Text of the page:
Sasha Waltz & Guests, Sadler’s Wells, review: Stylised production shows fierce purpose

The 28 dancers crawl out of darkness, moving with a thump and shuffle on the music’s jagged beats

Zo Anderson
Thursday 12 November 2015 16:06
comments
Waltz, a German choreographer based in Berlin, is known for her collaborations across art forms
Waltz, a German choreographer based in Berlin, is known for her collaborations across art forms

In Sacre, Sasha Waltz’s dancers drive themselves through Stravinsky’s titanic The Rite of Spring, relentless long before the chosen maiden dances herself to death. You can hear the performers’ harsh breathing, a convulsive gasp that turns sexual when they cling to each other’s panting bodies.

Waltz, a German choreographer based in Berlin, is known for her collaborations across art forms. This evening takes on big orchestral scores, unfortunately with recorded music. Her choreography for L’Après-midi d’un faune and Scène d’amour is aimless, but there’s a fierce purpose to Sacre, the heart of the evening.

You can hear the performers’ harsh breathing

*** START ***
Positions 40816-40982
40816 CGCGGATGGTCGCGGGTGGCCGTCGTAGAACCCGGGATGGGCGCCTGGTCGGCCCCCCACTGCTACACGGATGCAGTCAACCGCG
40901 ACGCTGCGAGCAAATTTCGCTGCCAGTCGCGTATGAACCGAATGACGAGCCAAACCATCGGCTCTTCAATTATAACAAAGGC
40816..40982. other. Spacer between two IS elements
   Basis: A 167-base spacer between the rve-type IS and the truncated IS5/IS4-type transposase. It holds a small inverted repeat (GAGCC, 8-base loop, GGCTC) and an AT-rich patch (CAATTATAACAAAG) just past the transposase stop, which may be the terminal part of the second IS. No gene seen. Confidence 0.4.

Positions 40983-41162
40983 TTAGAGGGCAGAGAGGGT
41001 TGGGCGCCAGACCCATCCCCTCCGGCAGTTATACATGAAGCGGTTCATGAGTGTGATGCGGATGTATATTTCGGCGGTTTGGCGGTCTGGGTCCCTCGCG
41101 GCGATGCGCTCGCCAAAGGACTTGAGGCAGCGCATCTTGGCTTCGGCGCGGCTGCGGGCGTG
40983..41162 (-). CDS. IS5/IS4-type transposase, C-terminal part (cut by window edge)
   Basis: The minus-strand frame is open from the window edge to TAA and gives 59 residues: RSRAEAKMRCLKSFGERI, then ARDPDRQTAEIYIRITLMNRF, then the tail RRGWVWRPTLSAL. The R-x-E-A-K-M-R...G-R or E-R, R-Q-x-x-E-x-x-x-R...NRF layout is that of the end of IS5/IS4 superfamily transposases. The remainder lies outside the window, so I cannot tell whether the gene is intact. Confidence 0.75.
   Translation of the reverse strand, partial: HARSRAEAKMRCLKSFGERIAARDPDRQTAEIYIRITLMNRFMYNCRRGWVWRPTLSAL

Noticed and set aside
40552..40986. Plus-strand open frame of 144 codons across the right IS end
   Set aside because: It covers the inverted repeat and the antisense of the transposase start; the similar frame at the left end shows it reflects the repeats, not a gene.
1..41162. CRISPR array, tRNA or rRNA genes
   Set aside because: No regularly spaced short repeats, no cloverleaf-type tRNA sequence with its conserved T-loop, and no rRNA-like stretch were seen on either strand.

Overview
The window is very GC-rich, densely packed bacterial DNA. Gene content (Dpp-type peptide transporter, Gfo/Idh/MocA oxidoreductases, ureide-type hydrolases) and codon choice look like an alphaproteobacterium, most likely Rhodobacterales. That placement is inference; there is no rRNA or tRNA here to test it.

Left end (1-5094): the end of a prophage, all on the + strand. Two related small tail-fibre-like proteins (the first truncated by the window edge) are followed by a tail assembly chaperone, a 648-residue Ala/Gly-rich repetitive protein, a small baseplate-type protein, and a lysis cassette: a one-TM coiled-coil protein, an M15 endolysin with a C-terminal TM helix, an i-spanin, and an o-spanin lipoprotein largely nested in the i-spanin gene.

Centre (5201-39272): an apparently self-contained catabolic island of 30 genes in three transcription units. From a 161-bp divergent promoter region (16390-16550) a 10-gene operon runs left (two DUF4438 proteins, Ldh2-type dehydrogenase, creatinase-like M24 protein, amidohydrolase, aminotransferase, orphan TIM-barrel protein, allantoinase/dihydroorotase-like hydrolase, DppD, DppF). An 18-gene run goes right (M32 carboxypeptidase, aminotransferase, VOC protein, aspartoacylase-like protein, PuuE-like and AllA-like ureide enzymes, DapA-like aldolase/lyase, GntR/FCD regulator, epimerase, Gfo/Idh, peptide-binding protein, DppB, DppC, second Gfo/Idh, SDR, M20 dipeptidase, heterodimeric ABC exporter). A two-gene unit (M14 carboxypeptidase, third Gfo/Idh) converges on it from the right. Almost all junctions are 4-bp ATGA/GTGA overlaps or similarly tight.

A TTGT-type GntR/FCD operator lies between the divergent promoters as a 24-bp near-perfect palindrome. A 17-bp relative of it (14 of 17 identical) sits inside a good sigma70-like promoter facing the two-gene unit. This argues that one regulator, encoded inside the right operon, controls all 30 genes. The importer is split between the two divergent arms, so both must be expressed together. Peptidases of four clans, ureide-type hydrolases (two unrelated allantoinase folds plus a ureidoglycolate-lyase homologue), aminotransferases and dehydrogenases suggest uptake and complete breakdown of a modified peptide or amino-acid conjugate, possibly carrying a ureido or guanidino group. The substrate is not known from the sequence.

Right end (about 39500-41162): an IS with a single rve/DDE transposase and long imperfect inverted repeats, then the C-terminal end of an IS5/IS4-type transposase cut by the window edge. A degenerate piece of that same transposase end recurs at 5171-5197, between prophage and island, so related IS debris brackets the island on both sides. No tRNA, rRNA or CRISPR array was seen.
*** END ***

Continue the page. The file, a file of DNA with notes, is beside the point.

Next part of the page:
It’s a stylised production, created for the score’s centenary in 2013. Mist clears to reveal a heap of gravel in the centre of the stage, an icicle slowly descending above it. The 28 dancers crawl out of darkness, moving with a thump and shuffle on the music’s jagged beats.

There are surging lifts, dancers soaring or struggling as they’re picked up; one woman wrestles a man, half-choking him. As the dancing gets wilder, the gravel is kicked across the stage by bare feet. Yet when Waltz’s chosen maiden strips off for her final dance, it doesn’t make her vulnerable. Maria Marta Colusi looks possessed and powerful, and the rest of the cast quail before her.

Until 13 November. Box office 020 7863 8000

Join our new commenting forum

Join thought-provoking conversations, follow other Independent readers and see their replies

View comments